Can you also imagine sharing a bed with your girlfriend and then having a carer coming in to the room to get you up in the morning, sometimes accidentally during the middle of a sex act? This is both a possibility and a reality, that I along with countless others face our entire lives. In order to fulfill her client’s fantasy, Rachael not only needed to learn how to perform a sexual act to client’s satisfaction, but also how to feed him, toilet him, and change him, so he could just have one night of privacy and romance. These acts of personal care hardly set the mood for a night of passionate and sexy love making.

Scarlet Road did a remarkable job showcasing the response of other people connected to  Rachael’s clients. To take one example, often the desire for a disabled child to have sexual intercourse with a paid sex worker can be a moral affront for parents. However in some cases, parents of a child with a physical disability have to be involved in the process itself. Whether it be transferring the person onto a bed so the sex act can take place, or driving their child to a brothel, the notion of privacy between parent and child is almost eliminated, and that is only if the parents are willing to be open minded and supportive. Sometimes if a crip wants to have sex, it has to become a community based activity with physiotherapists, occupational therapists, carers and parents all having to consult a person with a disability so they can achieve their sexual desires.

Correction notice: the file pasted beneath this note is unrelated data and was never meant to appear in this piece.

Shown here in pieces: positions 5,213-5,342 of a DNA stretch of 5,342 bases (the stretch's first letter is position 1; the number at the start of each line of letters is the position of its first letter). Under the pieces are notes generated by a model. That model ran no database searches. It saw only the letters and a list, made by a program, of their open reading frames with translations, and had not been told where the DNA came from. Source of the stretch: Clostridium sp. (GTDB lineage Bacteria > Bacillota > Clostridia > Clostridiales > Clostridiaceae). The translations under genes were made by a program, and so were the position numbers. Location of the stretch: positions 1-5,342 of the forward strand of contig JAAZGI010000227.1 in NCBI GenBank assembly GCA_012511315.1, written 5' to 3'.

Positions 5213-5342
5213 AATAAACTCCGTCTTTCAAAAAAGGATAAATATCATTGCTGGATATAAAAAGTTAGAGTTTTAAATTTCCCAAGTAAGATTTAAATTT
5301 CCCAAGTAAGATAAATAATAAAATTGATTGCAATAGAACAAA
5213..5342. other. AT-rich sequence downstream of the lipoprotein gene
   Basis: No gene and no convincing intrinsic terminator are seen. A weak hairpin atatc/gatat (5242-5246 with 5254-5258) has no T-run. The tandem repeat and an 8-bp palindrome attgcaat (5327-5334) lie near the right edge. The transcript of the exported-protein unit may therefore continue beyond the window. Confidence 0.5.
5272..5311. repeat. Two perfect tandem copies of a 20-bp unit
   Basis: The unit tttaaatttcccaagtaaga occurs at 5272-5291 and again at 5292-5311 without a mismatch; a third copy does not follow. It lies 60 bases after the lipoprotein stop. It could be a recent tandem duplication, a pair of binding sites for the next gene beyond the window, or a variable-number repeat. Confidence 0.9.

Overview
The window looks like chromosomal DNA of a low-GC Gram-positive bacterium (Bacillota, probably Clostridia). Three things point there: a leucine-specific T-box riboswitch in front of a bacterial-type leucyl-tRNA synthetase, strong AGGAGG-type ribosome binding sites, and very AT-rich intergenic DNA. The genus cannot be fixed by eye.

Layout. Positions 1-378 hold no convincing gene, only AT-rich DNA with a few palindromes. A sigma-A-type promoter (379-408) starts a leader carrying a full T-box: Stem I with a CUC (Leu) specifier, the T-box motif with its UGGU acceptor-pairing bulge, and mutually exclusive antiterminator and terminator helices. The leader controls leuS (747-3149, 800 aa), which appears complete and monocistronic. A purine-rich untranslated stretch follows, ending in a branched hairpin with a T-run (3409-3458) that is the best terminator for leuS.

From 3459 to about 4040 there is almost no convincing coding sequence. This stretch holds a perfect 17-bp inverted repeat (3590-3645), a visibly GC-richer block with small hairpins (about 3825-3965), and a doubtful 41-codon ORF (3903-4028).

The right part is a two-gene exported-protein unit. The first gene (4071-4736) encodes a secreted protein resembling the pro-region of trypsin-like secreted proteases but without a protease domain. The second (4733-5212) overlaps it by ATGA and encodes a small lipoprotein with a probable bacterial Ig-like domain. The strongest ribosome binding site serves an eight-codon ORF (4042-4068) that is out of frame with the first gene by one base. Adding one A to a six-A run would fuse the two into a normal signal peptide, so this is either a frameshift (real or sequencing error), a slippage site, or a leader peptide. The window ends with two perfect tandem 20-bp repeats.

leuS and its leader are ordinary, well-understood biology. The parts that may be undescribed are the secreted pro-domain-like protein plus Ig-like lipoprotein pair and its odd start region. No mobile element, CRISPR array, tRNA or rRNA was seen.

However, Scarlet Road is bittersweet in a way because it has demonstrated what a unique and fantastic individual Rachael really is. While paying for sex is not my first preference, I wish her organisation Touching Base was operating in Queensland, so it could provide me with an easier way to explore the options available to me. The fact that the two marginalised groups: sex workers and people with disabilities have to come together to ensure every person has access to sex, speaks volumes about society. After all I am a cripple and I like to fuck. Who doesn’t?